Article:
All These Spanish Tenses ?

All These Spanish Tenses ?


I have not yet got on to the mood tenses but wonder as I read about them on here, would a relatively moderately educated or native spanish speaker with minimal education know and use all the tenses ? As I read people on here discussing the subtle differences between tenses I wonder how much of this is high brow theory and how many your day to day native speaker, and particuarly those with little formal education actually use.

No, I am not suggesting that most spanish people have little or no formal education, I am merely trying to establish if all these mood tenses are really in daily use and if so are they used universaly amongs the population or not.

updated SEP 27, 2009
posted by Stig345
This question was made for ChamacoMalo. If he doesn't answer, somebody go find him. - Goyo, SEP 27, 2009
I don't mean it was directed at him. But it's a ChacoMalo kind of question! - Goyo, SEP 27, 2009
Be careful! don't call a "mood" a tense if you wish to truly understand it all. There are tenses within moods! - Janice, SEP 27, 2009

2 Answers


From my experience, Spanish and English are no different on this.

Take for example the sentence in English,

I could have cleared it all up if I had had another chance to say something while she was getting ready, but she wouldn't have listened anyway had I stopped her to say something else.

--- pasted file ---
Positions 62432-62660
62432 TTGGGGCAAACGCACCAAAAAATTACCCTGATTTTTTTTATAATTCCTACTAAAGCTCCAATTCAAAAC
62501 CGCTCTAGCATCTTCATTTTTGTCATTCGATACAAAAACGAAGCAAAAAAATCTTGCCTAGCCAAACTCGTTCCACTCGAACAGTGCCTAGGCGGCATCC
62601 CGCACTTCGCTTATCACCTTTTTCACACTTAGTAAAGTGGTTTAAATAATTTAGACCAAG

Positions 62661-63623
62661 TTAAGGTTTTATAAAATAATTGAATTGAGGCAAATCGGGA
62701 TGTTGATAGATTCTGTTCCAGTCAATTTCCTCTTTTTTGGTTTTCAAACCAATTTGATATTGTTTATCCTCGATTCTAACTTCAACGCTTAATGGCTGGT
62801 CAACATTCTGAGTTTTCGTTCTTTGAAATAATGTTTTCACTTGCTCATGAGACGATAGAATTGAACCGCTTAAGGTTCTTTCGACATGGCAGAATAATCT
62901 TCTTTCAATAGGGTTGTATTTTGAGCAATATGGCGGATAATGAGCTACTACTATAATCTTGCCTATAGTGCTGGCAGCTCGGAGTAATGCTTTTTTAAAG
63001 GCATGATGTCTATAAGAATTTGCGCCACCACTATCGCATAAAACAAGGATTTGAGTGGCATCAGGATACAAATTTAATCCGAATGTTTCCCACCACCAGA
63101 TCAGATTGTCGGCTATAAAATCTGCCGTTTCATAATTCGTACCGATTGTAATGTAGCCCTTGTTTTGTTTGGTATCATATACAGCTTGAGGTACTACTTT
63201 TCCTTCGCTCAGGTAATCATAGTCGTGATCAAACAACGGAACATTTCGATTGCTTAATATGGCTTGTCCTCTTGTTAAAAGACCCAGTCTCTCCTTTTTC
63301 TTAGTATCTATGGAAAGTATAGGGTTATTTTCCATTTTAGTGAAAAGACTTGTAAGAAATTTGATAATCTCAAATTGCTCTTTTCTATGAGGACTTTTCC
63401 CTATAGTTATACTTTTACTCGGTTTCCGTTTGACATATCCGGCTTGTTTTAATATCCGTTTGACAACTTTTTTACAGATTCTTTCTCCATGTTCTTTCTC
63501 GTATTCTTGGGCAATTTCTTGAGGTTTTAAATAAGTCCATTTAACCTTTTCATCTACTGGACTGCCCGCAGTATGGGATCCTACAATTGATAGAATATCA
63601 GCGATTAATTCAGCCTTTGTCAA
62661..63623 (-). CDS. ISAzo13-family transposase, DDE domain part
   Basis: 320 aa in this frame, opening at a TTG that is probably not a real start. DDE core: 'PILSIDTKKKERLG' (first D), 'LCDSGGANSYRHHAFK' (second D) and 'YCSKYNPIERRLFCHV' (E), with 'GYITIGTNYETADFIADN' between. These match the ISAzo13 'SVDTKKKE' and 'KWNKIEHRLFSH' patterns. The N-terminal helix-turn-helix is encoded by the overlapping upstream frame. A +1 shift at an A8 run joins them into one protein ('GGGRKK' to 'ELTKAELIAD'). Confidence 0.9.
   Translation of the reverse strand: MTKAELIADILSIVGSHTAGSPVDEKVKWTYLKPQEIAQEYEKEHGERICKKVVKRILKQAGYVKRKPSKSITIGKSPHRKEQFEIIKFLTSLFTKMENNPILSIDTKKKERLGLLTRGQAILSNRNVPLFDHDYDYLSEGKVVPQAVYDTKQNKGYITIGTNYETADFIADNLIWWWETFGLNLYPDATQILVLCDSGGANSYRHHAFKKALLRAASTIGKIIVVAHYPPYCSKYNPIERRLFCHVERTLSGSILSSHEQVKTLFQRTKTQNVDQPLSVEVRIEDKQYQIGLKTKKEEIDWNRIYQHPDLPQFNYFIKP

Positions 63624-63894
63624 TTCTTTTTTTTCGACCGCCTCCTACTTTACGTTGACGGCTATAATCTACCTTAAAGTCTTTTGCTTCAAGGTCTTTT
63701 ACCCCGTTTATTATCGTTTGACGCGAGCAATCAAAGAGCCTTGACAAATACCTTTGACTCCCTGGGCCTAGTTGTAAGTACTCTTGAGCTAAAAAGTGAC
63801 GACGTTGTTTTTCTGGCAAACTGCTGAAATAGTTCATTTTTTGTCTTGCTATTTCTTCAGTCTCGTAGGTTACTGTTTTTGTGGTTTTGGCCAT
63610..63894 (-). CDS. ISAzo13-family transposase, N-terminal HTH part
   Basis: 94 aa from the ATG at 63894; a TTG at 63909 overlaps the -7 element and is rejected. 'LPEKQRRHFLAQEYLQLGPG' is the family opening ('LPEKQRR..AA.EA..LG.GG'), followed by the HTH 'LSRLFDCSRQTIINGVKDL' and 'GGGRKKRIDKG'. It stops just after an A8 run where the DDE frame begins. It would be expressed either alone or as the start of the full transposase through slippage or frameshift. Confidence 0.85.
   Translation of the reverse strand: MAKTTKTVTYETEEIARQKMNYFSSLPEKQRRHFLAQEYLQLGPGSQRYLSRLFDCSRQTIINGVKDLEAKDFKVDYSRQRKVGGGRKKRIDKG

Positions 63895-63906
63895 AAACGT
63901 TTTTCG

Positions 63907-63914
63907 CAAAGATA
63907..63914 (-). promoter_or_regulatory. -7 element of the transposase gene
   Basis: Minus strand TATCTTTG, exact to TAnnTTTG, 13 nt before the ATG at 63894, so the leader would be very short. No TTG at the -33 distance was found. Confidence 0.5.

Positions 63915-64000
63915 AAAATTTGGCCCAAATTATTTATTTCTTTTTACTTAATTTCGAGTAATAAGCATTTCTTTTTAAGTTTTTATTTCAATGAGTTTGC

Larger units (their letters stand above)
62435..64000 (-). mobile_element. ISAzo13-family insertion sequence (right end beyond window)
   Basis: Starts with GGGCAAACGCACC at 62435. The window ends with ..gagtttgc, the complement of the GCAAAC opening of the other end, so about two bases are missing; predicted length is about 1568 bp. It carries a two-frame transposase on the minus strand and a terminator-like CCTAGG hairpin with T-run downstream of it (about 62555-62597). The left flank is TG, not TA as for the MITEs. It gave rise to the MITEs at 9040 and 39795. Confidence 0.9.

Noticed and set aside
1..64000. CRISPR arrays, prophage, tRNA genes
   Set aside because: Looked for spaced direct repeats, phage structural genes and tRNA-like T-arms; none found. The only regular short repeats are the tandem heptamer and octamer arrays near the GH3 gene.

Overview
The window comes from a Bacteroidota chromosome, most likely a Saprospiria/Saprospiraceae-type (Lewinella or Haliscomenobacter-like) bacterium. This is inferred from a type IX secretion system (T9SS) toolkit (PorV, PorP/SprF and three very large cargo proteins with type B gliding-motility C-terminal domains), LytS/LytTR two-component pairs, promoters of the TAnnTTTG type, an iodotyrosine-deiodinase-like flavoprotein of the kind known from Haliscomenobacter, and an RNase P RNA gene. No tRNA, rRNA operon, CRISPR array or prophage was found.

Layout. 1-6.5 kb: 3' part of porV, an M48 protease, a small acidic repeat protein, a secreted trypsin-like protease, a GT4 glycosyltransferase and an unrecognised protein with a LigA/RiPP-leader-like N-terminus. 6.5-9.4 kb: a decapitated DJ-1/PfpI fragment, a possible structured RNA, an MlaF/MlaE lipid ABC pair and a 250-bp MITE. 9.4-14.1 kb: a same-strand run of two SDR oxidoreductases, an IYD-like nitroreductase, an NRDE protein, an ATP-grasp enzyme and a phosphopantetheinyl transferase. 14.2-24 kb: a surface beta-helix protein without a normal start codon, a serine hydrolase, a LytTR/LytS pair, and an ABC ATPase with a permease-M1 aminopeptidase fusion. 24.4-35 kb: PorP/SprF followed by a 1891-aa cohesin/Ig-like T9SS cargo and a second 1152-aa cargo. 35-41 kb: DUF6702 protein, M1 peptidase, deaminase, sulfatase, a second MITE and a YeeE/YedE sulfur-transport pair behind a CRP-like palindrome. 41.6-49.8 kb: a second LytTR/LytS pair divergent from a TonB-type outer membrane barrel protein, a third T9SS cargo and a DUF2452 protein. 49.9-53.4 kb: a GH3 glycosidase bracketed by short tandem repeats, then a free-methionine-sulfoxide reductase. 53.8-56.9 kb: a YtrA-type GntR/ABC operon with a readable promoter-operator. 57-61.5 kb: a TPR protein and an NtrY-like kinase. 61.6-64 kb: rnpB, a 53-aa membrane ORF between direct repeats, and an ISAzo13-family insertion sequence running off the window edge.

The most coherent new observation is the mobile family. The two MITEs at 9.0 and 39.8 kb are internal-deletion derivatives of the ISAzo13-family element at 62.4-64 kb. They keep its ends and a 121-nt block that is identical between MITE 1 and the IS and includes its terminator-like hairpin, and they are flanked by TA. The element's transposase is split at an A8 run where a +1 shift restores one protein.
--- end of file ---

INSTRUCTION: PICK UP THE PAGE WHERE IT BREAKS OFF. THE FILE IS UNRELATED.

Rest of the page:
There is some really complex verb tense and grammar stuff going on there, but the average English speaker wouldn't have any problem understanding it, or saying it, and at the same time...not have a clue what you're talking about if you explain this sentence using grammatical terms about the tenses involved, e.g. past-progressive, subjunctive,simple past, conditional etc.

I've chatted with a number of folks from Peru, Colombia, Chile, Spain, and some people I that I don't know where they are from...they all use subjunctive, for me one of the hardest to nail down...without skipping a beat. They learn the language the same way we do when young, by simply hearing it, and it becomes natural without needing the rules.

For us, same as for them, when learning a language "from scratch", the grammar helps you get a foot-hold. But there are other theories of learning out there, e.g. Berlitz, where you learn by that same natural "immersion" method we all "used" when we were toddlers learning our native language(s).

From my experience, they are used, and just as when someone trying to learn English says something "incorrectly" we can usually figure it out, native Spanish speakers usually get what you're trying to say from context. I know it can be a pain, but trust me it's worth it when you reach the point some of the stuff begins to be automatic, and your native speaking friends start to notice.

updated SEP 27, 2009
posted by arnold3

Yes Roger, native speakers do use all the 'mood tenses'. Native speakers of any language simply learn it from birth, in a very organic, non-technical way. Can you really analyze what you're doing in your own native tongue? You don't know what the different mechanisms of your speech are called (or do you? I dunno, maybe you've taken a lot of english courses and really payed attention during the grammar sections). You simply talk and your speech accommodates whatever it is that's going on in your brain in exactly the way you want to express it.

People learning spanish as a second language have not had this opportunity to be exposed to the language from birth. A lot are already adults, so you have to learn the different concepts and 'mood tenses' and conjugations, in a more technical, formal classroom manner, then apply them in the real world.


updated SEP 27, 2009
posted by Charlius
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